National Blood Donor Month: Giving the Gift of Life

It all started with the strange bruises 2-year-old Lindsey Crowder had after her family came back from a lakeside outing. They weren’t like any bruises that Lisa Crowder, Lindsey’s mother, had seen before. Concerned, her mother took her to the doctor and later received what was easily the worst phone call of her life.

Lindsey had been diagnosed with acute lymphoblastic leukemia — a form of cancer that starts in the bone marrow and blood.

And thus Lindsey embarked on her journey through 2 1/2 years of chemotherapy, only to have a relapse at 6 years old. From there, she received “relaxed treatment”, and spent over 130 nights in the hospital in a year. During this time, Lindsey endured over 100 blood transfusions. Gradually, her condition improved and she has been chemo-free for over 5 years.

Courtesy of the American Red Cross.

The Benefits of Donating Blood

Donating blood doesn’t only help the person on the receiving end — it can also provide many benefits to the person donating blood. For starters, you essentially get a health screening for free, since the donor must be checked to ensure they’re an optimal, healthy candidate to donate. During the process, you may also discover your blood type which comes in handy if you need a blood transfusion in the future (during surgery, for example).

Additionally, research shows that specific blood types are ideal for treating specific types of patients as well — whether it be those with cancer, trauma patients, sickle cell patients, burn patients, or those with chronic diseases — which can be useful to help out someone you know if you’re a match. Additionally, your heart and vascular system will thank you — regular blood donations lower blood pressure and reduce the risk of heart attacks. People who donate experience an improvement in their quality of life, as not only is their lifespan increased and they have fewer health complications, but it just feels good to know that you’ve helped someone somewhere.

Courtesy of the U.S. Department of Health and Human Services.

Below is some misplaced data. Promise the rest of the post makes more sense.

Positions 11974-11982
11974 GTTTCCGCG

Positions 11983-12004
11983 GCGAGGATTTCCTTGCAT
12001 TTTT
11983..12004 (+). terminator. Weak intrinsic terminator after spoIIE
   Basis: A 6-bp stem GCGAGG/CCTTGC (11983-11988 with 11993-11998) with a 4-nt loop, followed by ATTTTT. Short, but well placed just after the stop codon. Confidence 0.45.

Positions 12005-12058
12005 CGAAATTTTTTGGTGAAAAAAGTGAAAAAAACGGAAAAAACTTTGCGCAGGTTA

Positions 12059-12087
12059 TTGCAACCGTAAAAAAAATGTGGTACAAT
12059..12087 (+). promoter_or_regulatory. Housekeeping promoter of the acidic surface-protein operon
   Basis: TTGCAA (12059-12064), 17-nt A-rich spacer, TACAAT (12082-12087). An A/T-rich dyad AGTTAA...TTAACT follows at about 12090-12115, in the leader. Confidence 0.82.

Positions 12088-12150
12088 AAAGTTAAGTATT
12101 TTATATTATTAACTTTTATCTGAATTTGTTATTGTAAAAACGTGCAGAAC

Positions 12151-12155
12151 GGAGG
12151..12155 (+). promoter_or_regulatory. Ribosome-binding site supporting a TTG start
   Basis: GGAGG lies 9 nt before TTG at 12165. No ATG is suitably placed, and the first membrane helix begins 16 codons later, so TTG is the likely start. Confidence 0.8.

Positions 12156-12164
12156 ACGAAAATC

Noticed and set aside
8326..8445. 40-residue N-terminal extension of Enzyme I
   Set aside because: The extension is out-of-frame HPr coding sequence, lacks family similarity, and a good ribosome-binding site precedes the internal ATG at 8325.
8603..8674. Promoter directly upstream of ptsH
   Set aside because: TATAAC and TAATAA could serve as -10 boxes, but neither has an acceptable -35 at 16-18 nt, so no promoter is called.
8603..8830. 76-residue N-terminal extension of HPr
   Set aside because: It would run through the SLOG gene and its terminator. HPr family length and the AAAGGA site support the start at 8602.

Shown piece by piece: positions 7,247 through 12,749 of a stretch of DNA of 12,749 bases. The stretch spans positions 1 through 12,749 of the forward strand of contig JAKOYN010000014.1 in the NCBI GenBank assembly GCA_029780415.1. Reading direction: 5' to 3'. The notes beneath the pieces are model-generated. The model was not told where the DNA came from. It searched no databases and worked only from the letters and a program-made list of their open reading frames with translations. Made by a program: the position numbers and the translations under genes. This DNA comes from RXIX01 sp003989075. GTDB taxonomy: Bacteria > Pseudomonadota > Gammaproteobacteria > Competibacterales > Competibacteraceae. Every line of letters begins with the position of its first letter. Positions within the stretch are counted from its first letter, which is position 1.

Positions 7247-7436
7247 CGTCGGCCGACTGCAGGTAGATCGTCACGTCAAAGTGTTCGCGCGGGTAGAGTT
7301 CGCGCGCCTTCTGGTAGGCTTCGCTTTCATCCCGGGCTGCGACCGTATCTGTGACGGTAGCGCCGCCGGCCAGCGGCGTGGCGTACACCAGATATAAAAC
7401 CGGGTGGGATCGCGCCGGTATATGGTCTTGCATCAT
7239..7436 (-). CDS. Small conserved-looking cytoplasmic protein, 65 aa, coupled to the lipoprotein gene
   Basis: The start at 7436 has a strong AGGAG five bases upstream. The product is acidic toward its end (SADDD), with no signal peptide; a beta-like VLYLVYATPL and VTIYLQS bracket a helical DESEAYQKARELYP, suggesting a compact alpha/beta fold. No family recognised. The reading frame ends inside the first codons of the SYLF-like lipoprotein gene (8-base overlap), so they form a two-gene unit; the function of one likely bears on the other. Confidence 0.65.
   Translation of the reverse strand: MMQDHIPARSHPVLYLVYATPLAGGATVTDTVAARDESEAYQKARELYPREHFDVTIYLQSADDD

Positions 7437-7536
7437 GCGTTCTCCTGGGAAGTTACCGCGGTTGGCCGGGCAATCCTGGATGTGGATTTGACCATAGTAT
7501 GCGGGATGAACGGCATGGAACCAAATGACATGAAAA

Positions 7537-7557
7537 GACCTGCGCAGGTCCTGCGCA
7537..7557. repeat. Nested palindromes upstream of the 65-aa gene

How Do I Donate?

In order to donate, you must meet the eligibility requirements beforehand. Some requirements may vary from state to state, so check your state guidelines to see the specifics for blood donation. However, generally, you should:

  • Be healthy overall
  • Meet the minimum age requirement (usually 16 to 17 years old) with parental permission
  • Meet the minimum weight requirement (110 lbs/50 kg)
  • Pass the physical assessments — be able to provide your health history

After finding out if you’re eligible or not, you should take the proper measures to make sure that the donation goes smoothly the next day. This includes:

  • Getting enough sleep the night before
  • Eat a healthy meal — NO fatty food
  • Drink plenty of water
  • Check your medications (it could prevent you from donating)
  • Choose a shirt that can be rolled up at the sleeves

Donations typically only take 10 minutes to complete and can save up to 3 lives per donation, so it’s worth it!

Where Can I Find Opportunities to Donate?

You can go online to to schedule an appointment or seek out any local places doing a blood drive. RHS is hosting a blood drive in March of this year, so that may be a good place to check out if you’re interested!

If you’re hesitant to donate, don’t worry! While it’s true that people experience some side effects after donating, they’re usually pretty mild — it’s extremely rare to experience any adverse reactions. Some of the side effects you may encounter are listed below:

Know the Benefits of Donating Blood on World Blood Donor Day
Courtesy of Bajaj Finserv Health.

Every 2 seconds, someone needs blood in the U.S. So why not kick off the new year by attending a blood drive today?

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